Planting Gladiolus For Bloom Succession

By: Kent Higgins...


For those who have Christmas and Lenten roses that bloomed this spring the seed will probably be ready to collect, even though the pods are grass green, about the first week of June. If any of the seeds are getting dark, pick them immediately because by the next afternoon they may have dropped.
I put my seed in moist peat moss in plastic bags as soon as I gather it. I label the bags with a wired plant label and throw them on the ground under a shrub and put just a little peat moss over them to protect them. In late November I sow them out of doors in a cold frame. Its amazing how early they start germinating. The first, last winter, were pushing leaves above ground the third week of January.
Everybody in the east should be able to grow Christmas or Lenten roses. My mother had them for years in Ithaca, New York. My sister has them in East Lansing, Michigan. Years ago I discovered a few plants thriving in a garden in Virginia, Minnesota. They do not like a very dry spot. Once you have planted them leave them alone and they should remain for at least a generation, maybe more.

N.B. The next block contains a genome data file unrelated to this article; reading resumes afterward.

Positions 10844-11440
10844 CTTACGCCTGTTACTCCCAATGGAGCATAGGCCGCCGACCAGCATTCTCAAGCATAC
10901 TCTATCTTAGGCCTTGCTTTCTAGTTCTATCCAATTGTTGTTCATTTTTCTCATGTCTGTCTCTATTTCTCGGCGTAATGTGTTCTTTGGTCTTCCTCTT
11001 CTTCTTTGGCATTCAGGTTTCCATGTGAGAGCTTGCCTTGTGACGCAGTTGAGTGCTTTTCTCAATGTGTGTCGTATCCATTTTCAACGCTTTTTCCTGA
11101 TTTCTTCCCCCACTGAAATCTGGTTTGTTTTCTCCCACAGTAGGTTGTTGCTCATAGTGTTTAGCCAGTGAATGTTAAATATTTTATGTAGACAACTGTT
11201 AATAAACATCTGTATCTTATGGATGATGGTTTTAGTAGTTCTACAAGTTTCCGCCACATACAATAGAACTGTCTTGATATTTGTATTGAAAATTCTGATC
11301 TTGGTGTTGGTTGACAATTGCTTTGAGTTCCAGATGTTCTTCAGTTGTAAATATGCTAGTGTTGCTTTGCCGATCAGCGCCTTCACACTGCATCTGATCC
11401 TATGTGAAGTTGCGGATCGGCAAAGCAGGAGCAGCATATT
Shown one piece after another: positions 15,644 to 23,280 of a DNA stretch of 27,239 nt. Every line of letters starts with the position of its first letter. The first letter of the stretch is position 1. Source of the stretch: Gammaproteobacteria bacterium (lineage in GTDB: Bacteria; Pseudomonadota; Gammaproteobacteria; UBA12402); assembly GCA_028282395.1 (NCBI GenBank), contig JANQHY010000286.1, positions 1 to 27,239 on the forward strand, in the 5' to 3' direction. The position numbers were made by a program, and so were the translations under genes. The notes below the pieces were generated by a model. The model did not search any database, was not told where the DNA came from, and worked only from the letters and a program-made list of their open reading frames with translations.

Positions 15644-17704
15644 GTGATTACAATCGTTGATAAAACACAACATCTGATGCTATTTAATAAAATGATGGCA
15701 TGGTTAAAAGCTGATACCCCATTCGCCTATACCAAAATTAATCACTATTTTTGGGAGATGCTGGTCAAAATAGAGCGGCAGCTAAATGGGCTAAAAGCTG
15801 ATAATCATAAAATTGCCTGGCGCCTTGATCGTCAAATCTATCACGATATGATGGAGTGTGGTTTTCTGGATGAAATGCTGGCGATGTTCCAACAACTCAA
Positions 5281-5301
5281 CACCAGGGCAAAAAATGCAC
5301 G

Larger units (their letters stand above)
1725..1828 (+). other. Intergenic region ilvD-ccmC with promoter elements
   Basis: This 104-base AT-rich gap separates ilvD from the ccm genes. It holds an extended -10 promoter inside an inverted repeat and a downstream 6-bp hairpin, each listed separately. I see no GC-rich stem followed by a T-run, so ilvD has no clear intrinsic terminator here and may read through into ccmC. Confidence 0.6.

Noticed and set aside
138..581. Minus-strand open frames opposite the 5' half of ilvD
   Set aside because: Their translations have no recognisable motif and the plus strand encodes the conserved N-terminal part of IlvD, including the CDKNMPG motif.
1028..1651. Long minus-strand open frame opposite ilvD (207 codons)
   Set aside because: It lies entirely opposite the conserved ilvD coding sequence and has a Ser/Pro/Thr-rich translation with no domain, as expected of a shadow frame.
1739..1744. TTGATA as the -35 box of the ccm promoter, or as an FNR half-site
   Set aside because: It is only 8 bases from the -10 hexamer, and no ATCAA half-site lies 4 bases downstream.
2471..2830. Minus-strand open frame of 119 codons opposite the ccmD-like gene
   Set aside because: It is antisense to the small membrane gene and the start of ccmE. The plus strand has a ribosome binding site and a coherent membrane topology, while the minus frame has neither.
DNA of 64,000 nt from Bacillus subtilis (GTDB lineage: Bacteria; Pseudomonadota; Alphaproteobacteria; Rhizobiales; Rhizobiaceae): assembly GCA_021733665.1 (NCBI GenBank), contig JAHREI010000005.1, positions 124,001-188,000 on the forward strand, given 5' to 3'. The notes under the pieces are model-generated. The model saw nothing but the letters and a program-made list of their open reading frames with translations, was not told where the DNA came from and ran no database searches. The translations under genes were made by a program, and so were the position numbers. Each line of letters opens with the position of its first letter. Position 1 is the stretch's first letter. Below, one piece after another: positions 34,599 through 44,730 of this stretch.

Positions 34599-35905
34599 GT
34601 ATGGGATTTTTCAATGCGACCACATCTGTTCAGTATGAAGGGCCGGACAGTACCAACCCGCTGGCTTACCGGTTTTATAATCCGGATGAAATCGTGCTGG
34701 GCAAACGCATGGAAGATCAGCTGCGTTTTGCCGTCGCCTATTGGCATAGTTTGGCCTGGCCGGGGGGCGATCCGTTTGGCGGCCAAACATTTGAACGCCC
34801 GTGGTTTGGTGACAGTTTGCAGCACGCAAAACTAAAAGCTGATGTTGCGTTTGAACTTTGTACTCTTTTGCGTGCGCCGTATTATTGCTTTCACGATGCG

As the temperatures start to rise it will soon be time to put a mulch on your roses and flowers. It may be partially rotted leaves, it may be coarse sawdust, shavings or even spent hops from a brewery. A two-inch layer is ample, but remember that if the mulch is not decomposed, an extra application of fertilizer must be given.
Towards the end of June is a good time to take softwood cuttings, the tip two inches of growth of shrubs, evergreens such as chinese evergreen, hardy flowers and houseplants. They will root well in the coarse grade of vermiculite. Use shallow plastic bedding plant flats about two inches deep. Later transplant to a cold frame or nursery bed.
Dont forget that you can keep planting gladiolus every week or ten days up until mid-July to give you a succession of bloom. And all of your glads will probably need a weekly spray of Malathion for the control of thrips.

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